“They do things big in Texas.” Texans have pride in their own land, as Texas is the second largest state, next to Alaska. Nothing is greater for Texans to boast than the history of the strength that made Texas proudly free. As they would always quip, “One who is not from Texas can’t really understand the pride in being Texan…”
Texas became an independent state in 1856 as it defected from Mexican rule. In commemoration of this independence, Texans mark their calendars on the second of March for Texas Independence Day. Even though many may pass the day off as an ordinary day, it has a certain meaning that bears no equal to other events.
On this day, Texans should remember the past efforts of our forefathers and be inspired to make Texas a better place. This commemorates the event where Texans finally found the independence from their colonizers – through a communal effort that led to harmony and understanding among the people.
How it Happened
In Washington, fifty-nine representatives congregated and voted into existence a sovereign nation: the Republic of Texas. The Texas Declaration of Independence was drafted by the Tennessean George C. Childress, inspired by the 1776 American Declaration of Independence. According to this document, Mexico had “ceased to protect the lives, liberty, and property of the people” and committed “arbitrary acts of oppression and tyranny.” They wanted their own people governing their land rather than foreigners who may or may not care for their welfare.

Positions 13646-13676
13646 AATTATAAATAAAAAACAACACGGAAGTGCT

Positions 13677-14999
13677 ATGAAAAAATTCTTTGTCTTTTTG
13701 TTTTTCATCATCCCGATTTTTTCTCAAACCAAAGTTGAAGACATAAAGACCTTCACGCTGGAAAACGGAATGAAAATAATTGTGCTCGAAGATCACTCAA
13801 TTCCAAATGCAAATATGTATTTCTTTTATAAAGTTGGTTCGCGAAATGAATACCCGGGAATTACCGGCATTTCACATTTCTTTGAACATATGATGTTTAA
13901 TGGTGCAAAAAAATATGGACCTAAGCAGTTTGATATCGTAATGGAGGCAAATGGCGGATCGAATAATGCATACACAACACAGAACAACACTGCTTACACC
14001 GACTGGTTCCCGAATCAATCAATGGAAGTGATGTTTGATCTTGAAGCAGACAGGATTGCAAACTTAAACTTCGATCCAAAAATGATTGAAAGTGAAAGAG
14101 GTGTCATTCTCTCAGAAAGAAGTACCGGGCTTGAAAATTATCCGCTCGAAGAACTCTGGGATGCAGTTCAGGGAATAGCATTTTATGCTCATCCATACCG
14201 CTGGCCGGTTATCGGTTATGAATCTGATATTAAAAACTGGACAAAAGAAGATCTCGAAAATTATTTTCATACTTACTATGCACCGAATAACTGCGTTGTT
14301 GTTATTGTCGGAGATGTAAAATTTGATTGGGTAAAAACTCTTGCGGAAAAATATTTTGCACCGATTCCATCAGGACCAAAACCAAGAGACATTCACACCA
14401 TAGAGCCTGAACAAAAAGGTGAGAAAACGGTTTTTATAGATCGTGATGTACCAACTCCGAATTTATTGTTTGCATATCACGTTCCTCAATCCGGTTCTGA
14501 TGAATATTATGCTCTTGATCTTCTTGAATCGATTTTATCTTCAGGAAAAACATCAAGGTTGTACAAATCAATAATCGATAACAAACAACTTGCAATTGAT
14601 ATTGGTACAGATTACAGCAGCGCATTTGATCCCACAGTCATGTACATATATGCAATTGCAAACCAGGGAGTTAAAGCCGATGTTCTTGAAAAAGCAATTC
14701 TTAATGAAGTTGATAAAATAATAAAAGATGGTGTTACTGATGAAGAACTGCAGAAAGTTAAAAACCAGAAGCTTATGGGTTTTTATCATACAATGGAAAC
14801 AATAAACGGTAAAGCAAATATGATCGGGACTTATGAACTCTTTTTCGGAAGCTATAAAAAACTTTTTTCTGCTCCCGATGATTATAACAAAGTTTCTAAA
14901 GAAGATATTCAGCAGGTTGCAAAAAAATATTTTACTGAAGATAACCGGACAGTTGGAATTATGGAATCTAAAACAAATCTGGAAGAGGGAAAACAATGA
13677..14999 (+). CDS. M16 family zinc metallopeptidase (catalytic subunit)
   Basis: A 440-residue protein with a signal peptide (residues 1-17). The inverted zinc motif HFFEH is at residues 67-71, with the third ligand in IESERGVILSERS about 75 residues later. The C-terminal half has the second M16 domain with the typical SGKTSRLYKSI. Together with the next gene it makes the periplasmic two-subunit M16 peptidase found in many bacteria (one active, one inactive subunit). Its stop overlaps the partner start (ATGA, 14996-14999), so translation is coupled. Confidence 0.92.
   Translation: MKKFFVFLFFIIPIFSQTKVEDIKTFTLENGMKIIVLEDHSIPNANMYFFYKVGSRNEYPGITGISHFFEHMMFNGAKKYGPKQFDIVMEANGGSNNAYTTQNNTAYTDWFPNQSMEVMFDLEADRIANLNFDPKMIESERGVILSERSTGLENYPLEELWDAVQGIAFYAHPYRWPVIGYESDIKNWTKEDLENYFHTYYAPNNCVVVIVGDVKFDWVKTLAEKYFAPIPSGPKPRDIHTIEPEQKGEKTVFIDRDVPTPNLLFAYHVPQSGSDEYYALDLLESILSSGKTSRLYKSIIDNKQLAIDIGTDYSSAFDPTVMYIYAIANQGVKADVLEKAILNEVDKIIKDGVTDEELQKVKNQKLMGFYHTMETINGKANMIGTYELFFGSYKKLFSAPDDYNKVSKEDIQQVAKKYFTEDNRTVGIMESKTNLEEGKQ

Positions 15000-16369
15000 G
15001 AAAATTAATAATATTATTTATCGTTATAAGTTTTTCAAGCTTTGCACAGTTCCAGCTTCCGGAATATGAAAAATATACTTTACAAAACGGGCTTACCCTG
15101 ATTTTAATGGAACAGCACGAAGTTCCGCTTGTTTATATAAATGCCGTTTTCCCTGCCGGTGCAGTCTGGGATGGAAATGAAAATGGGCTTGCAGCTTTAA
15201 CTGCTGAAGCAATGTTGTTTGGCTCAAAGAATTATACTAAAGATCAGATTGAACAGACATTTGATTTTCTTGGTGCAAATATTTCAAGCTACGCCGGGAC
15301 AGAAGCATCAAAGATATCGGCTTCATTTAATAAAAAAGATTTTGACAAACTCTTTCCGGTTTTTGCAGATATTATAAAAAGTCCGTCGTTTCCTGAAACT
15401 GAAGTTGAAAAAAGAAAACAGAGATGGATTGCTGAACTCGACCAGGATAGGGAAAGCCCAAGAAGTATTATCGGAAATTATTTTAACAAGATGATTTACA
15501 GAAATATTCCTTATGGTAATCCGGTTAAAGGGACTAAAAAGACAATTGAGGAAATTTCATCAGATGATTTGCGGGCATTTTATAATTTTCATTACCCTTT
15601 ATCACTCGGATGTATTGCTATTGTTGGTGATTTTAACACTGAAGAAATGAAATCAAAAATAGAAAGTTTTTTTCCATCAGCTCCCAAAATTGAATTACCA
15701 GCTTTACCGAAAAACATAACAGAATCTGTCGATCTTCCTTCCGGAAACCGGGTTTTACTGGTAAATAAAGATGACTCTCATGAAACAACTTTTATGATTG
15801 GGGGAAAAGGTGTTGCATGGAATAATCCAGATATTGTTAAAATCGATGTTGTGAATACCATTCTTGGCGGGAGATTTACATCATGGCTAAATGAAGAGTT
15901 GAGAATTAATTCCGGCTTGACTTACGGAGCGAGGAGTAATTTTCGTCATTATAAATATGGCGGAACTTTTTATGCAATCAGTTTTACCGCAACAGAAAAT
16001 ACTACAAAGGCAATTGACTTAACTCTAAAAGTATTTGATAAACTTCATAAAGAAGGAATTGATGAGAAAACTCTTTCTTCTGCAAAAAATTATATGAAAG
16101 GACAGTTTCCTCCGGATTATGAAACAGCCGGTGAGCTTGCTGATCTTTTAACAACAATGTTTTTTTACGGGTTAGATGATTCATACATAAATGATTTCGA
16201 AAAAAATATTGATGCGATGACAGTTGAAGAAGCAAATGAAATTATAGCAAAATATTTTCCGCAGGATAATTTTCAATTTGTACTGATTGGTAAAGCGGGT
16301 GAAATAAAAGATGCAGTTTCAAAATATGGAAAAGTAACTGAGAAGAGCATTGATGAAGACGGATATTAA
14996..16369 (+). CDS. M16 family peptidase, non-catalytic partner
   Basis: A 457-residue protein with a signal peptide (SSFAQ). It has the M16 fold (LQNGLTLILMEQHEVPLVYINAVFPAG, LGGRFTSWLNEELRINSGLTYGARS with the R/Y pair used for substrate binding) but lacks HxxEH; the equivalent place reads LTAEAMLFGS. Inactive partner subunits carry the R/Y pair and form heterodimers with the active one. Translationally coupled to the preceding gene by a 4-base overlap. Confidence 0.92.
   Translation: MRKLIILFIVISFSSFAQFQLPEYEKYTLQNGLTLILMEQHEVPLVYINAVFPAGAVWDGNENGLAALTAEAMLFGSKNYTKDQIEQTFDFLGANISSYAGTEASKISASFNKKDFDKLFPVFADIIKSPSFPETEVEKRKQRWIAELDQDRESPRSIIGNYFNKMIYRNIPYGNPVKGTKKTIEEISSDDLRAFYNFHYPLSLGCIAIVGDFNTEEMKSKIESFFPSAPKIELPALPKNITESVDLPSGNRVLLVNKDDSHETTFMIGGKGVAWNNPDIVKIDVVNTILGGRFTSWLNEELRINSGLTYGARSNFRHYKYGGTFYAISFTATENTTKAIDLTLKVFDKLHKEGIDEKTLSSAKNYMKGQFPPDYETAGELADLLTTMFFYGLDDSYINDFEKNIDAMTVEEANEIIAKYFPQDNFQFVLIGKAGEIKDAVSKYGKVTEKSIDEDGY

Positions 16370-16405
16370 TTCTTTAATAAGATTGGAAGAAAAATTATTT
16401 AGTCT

Texas survived a decade as a thriving republic in the midst of states in North America. It thrived very well and was even renowned as the only state that went with the United States of America not by territorial annexation, but through a thorough treaty agreement in 1845.
Celebrating Texas Pride
On March 2, the official state holiday honoring historic Texas, many activities take place with numerous parades, festivals and even a complete historical reenactment of the event.
Annually, people go to reenact and see the historic event in the exact site where 49 delegates signed the famous Texas Declaration of Independence on March 2, 1836. Most Texans fire off a round of muskets and cannons and simply enjoy being proudly free and Texan. They can visit Haley Memorial Library and History Center in Midland that showcases Texan independence history, including the original bell that hung in the Alamo.
59 Texans signed off Mexico’s power over their land and declared their independence more than a hundred years ago. It gave birth to a state that was not only brave but resilient and determined to make Texans proudly free.